People Love This Famous Chocolate Cake Recipe From The Great Depression — And After Making It, I Can See Why

·5 min read

As someone who loves to bake, I often find myself scrolling through social media to find new recipes to try.

During one of my recent scrolls, I came across people on TikTok and Reddit making a chocolate cake recipe that apparently dates back to the Great Depression. Some people call it "Wacky cake" — and after learning more about it, it literally made me sit up, dramatically gasp, and further investigate.

a screenshot of a tiktok video
@eatwithreen / Via TikTok

The reason for my dramatic reaction is that this cake is made without milk, eggs, or butter — key ingredients in most baking recipes.

  @eatwithreen / Via TikTok
@eatwithreen / Via TikTok

Although it's popping up all over social media now, this chocolate cake isn't anything new. As mentioned, it first originated during the Great Depression — which explains why it omits the most expensive ingredients you typically need when making a cake.

a photo from the great depression of two men

For a brief history lesson, the Great Depression took place from 1929–1939. It was a time of economic hardship that impacted most of the world. Milk, eggs, and butter were all ingredients that were hard to come by during this time so people got creative and created a cake without them.

Fotosearch / Getty Images

Considering we're living during a time when inflation is up 6% from a year ago and the price of groceries continues to soar, it's fitting that people are once again following this recipe for an inexpensive treat.

Being the inquisitive little baker that I am, I immediately checked my cabinet to make sure I had the few ingredients required to make this cake so I could get to baking it.

cher from "clueless" dropping something into the oven
cher from "clueless" dropping something into the oven

Paramount Pictures

Here's how it all went down.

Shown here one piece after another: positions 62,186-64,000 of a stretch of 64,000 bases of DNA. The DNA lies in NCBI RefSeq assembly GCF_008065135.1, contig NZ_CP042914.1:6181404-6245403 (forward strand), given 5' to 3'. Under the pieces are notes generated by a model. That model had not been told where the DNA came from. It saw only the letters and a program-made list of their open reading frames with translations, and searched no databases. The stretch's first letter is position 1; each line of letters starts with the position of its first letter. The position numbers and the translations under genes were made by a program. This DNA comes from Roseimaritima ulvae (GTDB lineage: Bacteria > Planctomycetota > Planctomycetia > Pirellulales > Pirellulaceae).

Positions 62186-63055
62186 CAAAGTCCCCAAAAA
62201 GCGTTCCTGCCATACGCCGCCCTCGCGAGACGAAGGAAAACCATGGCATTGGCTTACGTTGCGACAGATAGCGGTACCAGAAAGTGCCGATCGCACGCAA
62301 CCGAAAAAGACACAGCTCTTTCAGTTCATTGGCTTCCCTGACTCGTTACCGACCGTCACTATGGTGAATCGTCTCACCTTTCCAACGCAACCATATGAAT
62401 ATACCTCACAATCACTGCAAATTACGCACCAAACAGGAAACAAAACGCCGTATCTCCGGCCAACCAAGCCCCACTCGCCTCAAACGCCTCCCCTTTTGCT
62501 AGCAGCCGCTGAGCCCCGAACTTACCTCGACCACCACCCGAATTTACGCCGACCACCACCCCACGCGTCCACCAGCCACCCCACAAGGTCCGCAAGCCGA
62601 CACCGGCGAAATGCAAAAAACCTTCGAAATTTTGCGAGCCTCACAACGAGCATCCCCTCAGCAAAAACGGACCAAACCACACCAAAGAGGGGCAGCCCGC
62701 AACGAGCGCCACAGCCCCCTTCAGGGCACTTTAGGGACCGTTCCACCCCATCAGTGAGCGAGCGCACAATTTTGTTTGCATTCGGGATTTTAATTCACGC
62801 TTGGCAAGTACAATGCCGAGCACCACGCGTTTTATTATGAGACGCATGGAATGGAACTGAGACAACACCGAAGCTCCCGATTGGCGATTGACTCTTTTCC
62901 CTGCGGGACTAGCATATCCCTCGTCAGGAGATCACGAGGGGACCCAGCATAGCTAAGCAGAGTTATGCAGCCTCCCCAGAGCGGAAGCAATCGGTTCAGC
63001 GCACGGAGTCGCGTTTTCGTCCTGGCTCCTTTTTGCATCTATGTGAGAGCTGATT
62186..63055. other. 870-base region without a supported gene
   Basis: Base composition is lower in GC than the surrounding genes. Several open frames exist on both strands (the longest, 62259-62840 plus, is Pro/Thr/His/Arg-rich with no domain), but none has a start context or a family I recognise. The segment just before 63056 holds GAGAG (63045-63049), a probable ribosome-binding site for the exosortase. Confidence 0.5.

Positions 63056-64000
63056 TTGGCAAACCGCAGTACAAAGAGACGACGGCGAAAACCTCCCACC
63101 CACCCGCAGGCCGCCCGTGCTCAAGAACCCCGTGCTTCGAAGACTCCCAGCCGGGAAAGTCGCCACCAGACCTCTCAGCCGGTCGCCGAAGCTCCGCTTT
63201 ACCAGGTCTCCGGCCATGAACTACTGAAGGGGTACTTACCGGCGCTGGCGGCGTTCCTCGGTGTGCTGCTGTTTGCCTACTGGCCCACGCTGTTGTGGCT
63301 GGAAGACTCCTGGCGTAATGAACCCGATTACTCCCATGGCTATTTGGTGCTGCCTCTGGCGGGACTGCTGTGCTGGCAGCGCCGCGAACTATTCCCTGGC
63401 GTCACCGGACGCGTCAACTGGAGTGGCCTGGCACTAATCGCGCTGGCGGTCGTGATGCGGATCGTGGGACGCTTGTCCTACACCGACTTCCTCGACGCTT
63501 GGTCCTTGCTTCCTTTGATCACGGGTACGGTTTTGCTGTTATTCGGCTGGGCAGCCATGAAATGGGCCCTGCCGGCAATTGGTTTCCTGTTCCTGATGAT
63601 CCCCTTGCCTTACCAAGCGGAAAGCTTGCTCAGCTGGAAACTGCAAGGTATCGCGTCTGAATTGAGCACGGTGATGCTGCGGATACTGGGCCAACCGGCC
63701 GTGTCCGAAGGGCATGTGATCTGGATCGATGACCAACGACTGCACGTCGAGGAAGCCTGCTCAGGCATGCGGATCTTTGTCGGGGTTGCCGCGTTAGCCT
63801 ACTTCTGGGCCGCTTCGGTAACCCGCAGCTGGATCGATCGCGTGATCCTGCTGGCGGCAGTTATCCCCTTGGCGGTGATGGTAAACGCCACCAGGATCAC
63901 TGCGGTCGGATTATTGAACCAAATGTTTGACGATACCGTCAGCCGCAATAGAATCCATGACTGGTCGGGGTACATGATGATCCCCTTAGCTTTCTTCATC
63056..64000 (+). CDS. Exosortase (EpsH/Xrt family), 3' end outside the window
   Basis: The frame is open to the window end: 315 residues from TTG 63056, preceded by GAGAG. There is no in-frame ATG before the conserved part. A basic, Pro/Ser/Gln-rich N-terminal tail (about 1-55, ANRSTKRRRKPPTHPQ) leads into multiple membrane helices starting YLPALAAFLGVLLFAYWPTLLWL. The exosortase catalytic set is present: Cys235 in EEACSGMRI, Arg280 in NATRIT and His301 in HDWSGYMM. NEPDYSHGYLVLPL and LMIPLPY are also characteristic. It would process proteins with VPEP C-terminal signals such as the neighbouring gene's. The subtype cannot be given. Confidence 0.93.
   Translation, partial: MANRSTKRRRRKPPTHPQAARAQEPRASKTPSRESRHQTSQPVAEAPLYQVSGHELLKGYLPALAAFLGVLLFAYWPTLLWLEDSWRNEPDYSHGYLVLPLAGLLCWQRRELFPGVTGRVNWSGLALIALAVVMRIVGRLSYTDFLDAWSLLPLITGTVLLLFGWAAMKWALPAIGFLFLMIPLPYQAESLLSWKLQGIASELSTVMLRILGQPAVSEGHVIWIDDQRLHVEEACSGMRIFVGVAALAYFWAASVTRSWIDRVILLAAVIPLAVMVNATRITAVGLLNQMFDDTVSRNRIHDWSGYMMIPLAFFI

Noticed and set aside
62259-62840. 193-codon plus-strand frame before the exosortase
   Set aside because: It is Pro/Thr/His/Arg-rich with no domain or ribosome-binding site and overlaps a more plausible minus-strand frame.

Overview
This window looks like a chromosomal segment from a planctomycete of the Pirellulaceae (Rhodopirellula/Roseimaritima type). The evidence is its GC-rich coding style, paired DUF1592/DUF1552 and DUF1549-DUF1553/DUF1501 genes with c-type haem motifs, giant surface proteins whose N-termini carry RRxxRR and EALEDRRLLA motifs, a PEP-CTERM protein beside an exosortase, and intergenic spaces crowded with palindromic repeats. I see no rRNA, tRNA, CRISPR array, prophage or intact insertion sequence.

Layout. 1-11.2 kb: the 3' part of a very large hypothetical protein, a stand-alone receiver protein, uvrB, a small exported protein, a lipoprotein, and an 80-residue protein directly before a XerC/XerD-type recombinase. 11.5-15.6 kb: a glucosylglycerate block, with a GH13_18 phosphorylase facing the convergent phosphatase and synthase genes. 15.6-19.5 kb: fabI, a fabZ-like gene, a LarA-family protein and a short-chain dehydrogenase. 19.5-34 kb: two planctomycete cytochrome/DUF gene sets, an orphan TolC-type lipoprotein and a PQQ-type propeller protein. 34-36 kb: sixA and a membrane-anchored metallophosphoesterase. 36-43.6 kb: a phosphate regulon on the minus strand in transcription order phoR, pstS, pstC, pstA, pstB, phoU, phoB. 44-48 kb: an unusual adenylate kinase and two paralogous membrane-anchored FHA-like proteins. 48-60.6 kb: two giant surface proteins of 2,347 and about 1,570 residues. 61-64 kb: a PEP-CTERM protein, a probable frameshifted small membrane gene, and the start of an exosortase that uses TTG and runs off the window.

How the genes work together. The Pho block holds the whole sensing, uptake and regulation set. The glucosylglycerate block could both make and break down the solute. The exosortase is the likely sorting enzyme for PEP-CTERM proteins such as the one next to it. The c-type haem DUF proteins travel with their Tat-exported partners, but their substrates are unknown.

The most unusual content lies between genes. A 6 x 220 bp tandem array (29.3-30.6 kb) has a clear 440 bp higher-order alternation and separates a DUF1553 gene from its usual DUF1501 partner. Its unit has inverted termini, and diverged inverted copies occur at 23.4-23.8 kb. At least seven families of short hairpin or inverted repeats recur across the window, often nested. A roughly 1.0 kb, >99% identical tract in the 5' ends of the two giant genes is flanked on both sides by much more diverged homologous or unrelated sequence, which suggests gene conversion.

Note: Instead of trying to follow the TikTok videos, I did a quick Google search for Wacky Cake and followed this recipe from Southern Living instead.

First, I took out the ingredients:

a lineup of the ingredients

You'll also need some water (not pictured).

There is some wiggle room with these ingredients — such as substituting canola oil for coconut oil or vegetable oil and apple cider vinegar instead of regular white vinegar. This is based on personal preference.

However, the recipe must include baking soda and some sort of vinegar because supposedly the combo of these key ingredients is what helps the cake rise while baking and gives it its fluffy, moist texture. I used the exact ingredients listed in the recipe.

Fabiana Buontempo

STEP #1: After preheating your oven to 350ºF, sift all of your dry ingredients — flour, sugar, cocoa powder, and baking soda — into a ungreased baking pan. Once all ingredients have been added, mix them.

a side by side picture of sifting ingredients and the ingredients mixed together

One of the most interesting (and easiest!) parts of this recipe is the fact that you don't need a mixing bowl for the ingredients and you don't need to grease the pan beforehand. I felt like I was making a lot of baking sins during this step!

Fabiana Buontempo

STEP #2: Before adding in the wet ingredients, make one large well and two small wells — I created mine with the back of a spoon.

wells in dry ingredients in a pan
Fabiana Buontempo